Session No. 7 -- readings from chapter 7, “Mud Season"
learned that, as much as we seek to avoid the mud in our lives, we need
the mud for what grows from it. Every
mud season is a kind of death, with resurrection lying on the other side.
In the mud painting my daughter did at school, the great brown
swath across the bottom two-thirds of the paper is topped with tiny,
bright flowers. The image
suggests causality—mud makes flowers—but also necessity: no mud, no
flowers. As I enter my various
mud seasons, I’ve learned to ask: what death is this?
Or what is it within me that needs to die?
And out of this death, what resurrection will come?
Preparation (distribute pencils and paper or note cards):
1. List some of the things in your life -- hopes, ideals, abilities, people -- you have had to let go of or say goodbye to.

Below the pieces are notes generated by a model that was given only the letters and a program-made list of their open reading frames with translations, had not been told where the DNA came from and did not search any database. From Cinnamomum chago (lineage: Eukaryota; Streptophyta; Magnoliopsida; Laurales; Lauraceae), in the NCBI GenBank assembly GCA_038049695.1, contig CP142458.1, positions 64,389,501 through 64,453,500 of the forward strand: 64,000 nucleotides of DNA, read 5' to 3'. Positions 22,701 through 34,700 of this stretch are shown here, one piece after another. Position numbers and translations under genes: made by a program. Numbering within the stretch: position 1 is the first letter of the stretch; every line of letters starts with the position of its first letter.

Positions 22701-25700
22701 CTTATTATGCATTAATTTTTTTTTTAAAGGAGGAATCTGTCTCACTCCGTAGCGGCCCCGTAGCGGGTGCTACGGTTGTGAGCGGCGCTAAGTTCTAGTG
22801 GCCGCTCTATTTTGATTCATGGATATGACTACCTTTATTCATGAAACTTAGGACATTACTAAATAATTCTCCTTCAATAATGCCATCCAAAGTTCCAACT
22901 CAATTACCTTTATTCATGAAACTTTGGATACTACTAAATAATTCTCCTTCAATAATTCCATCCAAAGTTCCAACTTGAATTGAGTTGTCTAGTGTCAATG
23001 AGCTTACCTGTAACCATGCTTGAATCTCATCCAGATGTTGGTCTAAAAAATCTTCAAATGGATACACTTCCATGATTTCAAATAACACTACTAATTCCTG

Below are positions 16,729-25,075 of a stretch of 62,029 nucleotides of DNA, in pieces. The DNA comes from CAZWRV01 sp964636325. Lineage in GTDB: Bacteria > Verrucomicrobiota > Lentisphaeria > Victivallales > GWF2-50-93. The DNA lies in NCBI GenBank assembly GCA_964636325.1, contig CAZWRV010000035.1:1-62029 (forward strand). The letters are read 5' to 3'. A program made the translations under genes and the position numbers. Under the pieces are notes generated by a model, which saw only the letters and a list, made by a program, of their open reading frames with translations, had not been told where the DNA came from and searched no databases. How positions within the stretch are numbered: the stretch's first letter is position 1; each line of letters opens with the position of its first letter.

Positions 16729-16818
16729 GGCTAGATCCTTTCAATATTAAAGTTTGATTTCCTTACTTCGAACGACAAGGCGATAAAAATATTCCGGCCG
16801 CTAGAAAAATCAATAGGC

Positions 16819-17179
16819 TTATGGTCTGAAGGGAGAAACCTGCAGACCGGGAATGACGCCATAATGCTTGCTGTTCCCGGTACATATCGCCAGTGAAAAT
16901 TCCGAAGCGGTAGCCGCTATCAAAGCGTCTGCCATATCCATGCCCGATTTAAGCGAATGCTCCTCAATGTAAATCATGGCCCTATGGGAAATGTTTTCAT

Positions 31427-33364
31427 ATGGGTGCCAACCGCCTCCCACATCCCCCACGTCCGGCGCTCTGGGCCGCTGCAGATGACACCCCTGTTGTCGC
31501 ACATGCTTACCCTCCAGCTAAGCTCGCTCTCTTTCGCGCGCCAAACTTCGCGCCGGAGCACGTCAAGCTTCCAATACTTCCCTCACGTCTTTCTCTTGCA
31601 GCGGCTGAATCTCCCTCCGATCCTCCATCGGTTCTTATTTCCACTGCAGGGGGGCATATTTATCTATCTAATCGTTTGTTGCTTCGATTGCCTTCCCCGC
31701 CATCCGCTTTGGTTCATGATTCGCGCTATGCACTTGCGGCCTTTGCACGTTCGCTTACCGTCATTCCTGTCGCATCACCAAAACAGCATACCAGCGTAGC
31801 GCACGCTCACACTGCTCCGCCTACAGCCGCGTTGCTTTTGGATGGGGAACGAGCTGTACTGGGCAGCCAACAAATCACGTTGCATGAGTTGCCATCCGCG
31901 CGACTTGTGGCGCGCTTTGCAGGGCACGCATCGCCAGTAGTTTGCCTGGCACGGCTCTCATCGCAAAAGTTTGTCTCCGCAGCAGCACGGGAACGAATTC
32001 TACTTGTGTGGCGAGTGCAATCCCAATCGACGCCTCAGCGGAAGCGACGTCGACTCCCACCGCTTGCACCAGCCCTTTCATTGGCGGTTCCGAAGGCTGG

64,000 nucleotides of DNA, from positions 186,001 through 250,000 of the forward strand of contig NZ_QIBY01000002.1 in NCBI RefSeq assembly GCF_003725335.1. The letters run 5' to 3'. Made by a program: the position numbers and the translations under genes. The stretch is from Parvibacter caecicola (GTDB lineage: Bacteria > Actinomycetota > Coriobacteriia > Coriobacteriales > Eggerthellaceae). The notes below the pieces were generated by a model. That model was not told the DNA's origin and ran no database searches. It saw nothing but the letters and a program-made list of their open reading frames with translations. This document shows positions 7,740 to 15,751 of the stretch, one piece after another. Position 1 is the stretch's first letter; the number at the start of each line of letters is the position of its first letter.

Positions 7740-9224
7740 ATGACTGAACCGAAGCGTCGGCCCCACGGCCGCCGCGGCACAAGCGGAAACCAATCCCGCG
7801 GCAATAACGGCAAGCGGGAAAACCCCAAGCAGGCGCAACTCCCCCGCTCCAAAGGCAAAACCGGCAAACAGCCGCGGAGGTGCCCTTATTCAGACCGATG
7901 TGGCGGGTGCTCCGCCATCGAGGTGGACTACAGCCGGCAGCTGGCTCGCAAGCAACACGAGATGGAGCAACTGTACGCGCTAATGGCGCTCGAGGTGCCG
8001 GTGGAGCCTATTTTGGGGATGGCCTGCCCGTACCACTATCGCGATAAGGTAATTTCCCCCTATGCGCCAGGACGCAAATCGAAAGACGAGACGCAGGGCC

2. Briefly describe a "mud season" you've been through -- a time when something, small or large, went wrong, or when you suffered some misfortune.
1. What is your usual response to the "muddy" parts of life -- to mishap, misfortune, or disappointment?
2. What gets you through your personal "mud seasons"?
3. Have you ever found that going through a "mud season" has changed you somehow? In what way?
4. Have you ever experienced what you might call a "resurrection"? What had to die in order for the resurrection to take place?
5. What are the "dead" or "muddy" places in your life now?
6. What possibilities for resurrection do you see in your life now? What might that new life be like?
example of Jesus, and the experience of mud season, remind me of a harsh
truth: to be reborn, we first must die.
The way to